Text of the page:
Bushy House
was selected as the site of NPL, it has developed and maintained the primary national measurement standards
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Adcock Antenna
The Adcock antenna
Adcock antenna
is an antenna array consisting of four equidistant vertical elements which can be used to transmit or receive directional radio waves. The Adcock array was invented and patented by British engineer Frank Adcock in 1919 as British Patent
Patent
No. 130,490, and has been used for a variety of applications, both civilian and military, ever since.[1][2][3] Although originally conceived for receiving Low Frequency (LF) waves, it has also been used for transmitting, and has since been adapted for use at much higher frequencies, up to Ultra High Frequency (UHF).[4][5] In the early 1930s, the Adcock antenna
Adcock antenna
(transmitting in the LF/MF bands) became a key feature of the newly created radio navigation system for aviation
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Bell Labs
Nokia
Nokia
Bell Labs
Bell Labs
(formerly named AT&T Bell Laboratories, Bell Telephone
Telephone
Laboratories and Bell Labs) is an American research and scientific development company, owned by Finnish company Nokia. Its headquarters are located in Murray Hill, New Jersey, in addition to other laboratories around the rest of the United States
United States
and in other countries. The historic laboratory originated in the late 19th century as the Volta Laboratory and Bureau
Volta Laboratory and Bureau
created by Alexander Graham Bell
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Phosphor
A phosphor, most generally, is a substance that exhibits the phenomenon of luminescence. Somewhat confusingly, this includes both phosphorescent materials, which show a slow decay in brightness (> 1 ms), and fluorescent materials, where the emission decay takes place over tens of nanoseconds. Phosphorescent materials are known for their use in radar screens and glow-in-the-dark materials, whereas fluorescent materials are common in cathode ray tube (CRT) and plasma video display screens, fluorescent lights, sensors, and white LEDs. Phosphors are often transition-metal compounds or rare-earth compounds of various types. The most common uses of phosphors are in CRT displays and fluorescent lights
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Pip-squeak
Pip-squeak was a simple radio navigation system used by the British Royal Air Force
Royal Air Force
during the early part of World War II. Pip-squeak used an aircraft's voice radio set to periodically send out a 1 kHz tone which was picked up by ground-based high-frequency direction finding (HFDF, "huff-duff") receivers. Using three HFDF measurements, observers could determine the location of friendly aircraft using triangulation. Pip-squeak was used by fighter aircraft during the Battle of Britain as part of the Dowding system, where it provided the primary means of locating friendly forces, and indirectly providing identification friend or foe (IFF). At the time, radar systems were sited on the shore and did not provide coverage over the inland areas, so IFF systems that produced unique radar images were not always useful for directing interceptions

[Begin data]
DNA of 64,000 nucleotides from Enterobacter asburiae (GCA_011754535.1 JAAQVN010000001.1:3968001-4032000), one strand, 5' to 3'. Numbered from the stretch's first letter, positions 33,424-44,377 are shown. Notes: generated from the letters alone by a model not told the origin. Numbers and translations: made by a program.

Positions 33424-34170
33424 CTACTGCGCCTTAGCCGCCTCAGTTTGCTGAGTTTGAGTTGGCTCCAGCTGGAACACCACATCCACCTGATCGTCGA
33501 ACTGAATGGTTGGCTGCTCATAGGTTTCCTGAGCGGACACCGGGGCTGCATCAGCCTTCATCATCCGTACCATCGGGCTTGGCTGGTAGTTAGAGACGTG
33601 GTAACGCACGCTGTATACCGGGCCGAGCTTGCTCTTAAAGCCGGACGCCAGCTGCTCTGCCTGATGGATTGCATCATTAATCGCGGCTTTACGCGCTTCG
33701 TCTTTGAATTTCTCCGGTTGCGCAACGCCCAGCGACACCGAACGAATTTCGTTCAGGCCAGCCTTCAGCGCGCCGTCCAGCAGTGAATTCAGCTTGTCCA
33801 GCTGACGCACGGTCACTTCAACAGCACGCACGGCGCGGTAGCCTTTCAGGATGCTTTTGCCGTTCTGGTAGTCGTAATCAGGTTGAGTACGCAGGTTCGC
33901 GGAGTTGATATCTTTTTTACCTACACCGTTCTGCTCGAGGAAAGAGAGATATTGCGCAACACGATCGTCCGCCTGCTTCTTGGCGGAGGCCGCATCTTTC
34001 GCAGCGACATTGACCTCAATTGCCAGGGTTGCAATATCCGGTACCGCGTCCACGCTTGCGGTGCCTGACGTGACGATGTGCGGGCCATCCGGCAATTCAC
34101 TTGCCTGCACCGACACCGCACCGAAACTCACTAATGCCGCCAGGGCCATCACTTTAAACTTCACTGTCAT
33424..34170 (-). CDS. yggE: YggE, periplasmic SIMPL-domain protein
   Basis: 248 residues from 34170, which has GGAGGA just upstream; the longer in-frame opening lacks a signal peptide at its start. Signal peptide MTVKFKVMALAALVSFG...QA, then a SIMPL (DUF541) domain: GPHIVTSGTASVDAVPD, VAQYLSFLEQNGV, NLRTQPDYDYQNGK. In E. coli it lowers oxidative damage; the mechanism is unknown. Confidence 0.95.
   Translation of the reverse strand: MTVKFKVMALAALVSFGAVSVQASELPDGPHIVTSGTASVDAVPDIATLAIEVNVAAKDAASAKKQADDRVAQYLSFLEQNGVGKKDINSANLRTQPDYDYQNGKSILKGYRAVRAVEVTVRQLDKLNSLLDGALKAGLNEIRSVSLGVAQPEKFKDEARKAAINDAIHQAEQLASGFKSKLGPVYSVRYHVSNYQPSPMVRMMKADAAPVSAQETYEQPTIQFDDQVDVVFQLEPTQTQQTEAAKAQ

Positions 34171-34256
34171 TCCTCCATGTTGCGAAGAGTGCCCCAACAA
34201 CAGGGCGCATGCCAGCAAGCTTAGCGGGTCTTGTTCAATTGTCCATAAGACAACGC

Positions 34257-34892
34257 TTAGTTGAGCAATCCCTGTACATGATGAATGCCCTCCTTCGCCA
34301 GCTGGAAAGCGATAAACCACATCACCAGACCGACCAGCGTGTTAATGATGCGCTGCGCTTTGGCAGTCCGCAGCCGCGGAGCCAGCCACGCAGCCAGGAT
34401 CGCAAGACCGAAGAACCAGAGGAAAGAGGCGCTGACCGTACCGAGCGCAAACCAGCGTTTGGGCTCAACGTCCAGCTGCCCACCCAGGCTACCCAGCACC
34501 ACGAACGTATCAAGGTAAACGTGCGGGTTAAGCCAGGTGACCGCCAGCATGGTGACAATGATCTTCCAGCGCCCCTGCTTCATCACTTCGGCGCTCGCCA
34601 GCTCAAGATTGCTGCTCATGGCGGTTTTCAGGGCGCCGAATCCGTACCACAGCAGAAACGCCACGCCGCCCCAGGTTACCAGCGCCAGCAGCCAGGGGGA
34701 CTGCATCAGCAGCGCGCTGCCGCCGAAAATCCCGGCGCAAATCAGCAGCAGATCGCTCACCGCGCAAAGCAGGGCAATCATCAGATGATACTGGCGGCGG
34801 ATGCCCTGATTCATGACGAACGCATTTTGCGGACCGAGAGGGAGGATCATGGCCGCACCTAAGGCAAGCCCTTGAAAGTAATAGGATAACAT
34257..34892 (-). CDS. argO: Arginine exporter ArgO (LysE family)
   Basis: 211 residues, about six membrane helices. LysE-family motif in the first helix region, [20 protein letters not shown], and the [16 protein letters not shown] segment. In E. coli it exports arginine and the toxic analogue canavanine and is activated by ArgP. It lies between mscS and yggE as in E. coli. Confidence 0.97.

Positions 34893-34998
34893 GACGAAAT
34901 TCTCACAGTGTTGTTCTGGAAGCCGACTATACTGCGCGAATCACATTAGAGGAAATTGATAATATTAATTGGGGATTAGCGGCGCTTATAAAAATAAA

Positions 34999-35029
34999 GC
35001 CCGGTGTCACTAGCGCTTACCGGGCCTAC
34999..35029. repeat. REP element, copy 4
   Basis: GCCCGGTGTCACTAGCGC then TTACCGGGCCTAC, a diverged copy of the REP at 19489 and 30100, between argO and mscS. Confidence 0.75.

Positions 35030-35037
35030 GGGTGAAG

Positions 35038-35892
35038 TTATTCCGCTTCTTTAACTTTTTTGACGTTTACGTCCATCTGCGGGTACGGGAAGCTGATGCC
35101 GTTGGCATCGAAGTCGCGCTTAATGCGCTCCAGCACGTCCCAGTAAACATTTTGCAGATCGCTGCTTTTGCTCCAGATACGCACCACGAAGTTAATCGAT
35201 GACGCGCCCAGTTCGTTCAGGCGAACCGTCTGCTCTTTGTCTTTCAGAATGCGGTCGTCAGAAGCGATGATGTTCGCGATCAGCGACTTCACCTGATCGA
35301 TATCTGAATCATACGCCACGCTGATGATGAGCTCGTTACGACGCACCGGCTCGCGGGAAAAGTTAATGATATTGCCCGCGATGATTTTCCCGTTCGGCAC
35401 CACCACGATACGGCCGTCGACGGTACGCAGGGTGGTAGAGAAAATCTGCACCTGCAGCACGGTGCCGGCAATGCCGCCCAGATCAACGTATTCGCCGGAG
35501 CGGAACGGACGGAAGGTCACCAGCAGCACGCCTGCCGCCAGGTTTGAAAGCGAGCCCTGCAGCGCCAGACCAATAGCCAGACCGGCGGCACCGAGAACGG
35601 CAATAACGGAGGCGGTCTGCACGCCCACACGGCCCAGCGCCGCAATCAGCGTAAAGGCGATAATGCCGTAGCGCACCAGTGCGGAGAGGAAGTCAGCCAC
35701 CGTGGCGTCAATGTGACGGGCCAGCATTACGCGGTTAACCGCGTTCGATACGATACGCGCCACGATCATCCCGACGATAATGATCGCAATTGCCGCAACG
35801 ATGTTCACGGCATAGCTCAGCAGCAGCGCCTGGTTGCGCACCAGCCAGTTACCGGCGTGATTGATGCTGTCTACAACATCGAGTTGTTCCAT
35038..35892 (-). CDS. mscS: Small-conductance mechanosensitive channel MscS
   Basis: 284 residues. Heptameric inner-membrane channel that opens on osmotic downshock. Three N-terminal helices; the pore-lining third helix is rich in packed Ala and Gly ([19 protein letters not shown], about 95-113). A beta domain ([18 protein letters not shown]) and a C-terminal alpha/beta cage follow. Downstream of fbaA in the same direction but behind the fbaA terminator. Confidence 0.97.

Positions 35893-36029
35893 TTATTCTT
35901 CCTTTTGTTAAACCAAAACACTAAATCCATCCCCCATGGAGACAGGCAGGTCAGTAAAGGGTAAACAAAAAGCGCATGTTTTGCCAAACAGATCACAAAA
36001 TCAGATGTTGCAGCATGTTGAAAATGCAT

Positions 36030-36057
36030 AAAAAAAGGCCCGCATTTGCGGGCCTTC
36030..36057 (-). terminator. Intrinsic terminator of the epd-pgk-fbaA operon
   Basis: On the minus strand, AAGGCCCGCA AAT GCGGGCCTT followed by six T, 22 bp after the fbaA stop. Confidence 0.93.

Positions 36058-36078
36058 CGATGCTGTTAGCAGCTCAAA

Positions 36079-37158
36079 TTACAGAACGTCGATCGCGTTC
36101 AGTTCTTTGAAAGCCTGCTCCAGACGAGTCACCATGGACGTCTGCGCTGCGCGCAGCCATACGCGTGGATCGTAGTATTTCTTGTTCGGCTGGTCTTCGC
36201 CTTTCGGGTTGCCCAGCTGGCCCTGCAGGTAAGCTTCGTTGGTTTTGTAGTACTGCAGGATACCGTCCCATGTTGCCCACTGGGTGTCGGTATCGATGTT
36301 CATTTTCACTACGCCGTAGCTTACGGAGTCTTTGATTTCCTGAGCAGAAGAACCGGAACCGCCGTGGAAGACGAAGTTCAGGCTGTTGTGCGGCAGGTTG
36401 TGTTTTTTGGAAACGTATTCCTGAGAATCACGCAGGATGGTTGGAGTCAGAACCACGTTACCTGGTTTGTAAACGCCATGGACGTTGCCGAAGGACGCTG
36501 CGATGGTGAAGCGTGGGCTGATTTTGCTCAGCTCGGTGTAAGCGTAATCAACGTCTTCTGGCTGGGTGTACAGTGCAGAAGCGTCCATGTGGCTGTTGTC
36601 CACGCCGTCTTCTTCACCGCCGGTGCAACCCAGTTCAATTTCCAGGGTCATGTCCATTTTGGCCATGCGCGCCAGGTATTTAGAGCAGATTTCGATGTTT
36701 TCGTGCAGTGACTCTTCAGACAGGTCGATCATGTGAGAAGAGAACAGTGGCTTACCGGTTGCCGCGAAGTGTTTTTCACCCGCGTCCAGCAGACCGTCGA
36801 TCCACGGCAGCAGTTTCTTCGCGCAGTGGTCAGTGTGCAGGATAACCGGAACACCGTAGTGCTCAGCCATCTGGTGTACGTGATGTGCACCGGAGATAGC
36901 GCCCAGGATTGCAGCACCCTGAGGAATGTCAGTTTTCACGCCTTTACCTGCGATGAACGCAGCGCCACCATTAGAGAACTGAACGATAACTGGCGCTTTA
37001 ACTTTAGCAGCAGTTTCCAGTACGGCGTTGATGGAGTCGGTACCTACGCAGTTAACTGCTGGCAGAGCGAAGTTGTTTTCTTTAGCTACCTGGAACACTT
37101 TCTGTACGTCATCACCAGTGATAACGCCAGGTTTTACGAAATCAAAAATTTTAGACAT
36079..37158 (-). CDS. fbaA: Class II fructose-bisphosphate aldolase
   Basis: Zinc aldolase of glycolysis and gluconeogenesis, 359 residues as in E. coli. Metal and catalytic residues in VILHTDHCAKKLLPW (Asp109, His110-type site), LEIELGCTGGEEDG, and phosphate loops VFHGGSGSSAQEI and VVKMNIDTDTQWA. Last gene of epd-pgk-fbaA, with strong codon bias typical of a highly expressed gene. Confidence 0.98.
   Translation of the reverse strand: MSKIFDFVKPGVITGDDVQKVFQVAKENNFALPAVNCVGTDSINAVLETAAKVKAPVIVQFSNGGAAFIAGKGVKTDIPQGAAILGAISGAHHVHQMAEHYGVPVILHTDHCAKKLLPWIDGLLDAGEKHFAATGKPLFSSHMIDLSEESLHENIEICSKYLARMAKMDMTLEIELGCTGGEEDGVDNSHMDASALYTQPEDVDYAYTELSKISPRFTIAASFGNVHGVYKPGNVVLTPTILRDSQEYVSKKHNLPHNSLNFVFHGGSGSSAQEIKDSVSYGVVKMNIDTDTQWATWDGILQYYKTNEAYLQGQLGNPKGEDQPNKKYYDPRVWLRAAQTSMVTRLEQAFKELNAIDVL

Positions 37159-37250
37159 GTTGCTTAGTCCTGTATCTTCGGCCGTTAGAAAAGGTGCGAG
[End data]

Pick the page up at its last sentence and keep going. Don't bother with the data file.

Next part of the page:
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Chain Home
Chain Home, or CH for short, was the codename for the ring of coastal Early Warning radar stations built by the Royal Air Force
Royal Air Force
(RAF) before and during the Second World War to detect and track aircraft.[1] The term also referred to the radar equipment itself, until it was given the official name Air Ministry Experimental Station Type 1 (AMES Type 1) in 1940
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Royal Air Force
The Royal Air Force
Royal Air Force
(RAF) is the United Kingdom's aerial warfare force. Formed towards the end of the First World War
First World War
on 1 April 1918,[2] it is the oldest independent air force in the world.[3] Following victory over the Central Powers
Central Powers
in 1918 the RAF emerged as, at the time, the largest air force in the world.[4] Since its formation, the RAF has taken a significant role in British military history
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British Isles
The British Isles
British Isles
are a group of islands off the north-western coast of continental Europe
Europe
that consist of the islands of Great Britain, Ireland
Ireland
and over six thousand smaller isles.[7] Situated in the North Atlantic, the islands have a total area of approximately 315,159 km2,[5] and a combined population of just under 70 million. Two sovereign states are located on the islands: the Republic of Ireland
Ireland
(which covers roughly five-sixths of the island of Ireland)[8] and the United Kingdom
United Kingdom
of Great Britain
Great Britain
and Northern Ireland
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Royal Observer Corps
The Royal Observer Corps
Royal Observer Corps
(ROC) was a civil defence organisation intended for the visual detection, identification, tracking and reporting of aircraft over Great Britain. It operated in the United Kingdom between 29 October 1925 and 31 December 1995, when the Corps' civilian volunteers were stood down. (ROC headquarters staff at RAF Bentley Priory stood down on 31 March 1996)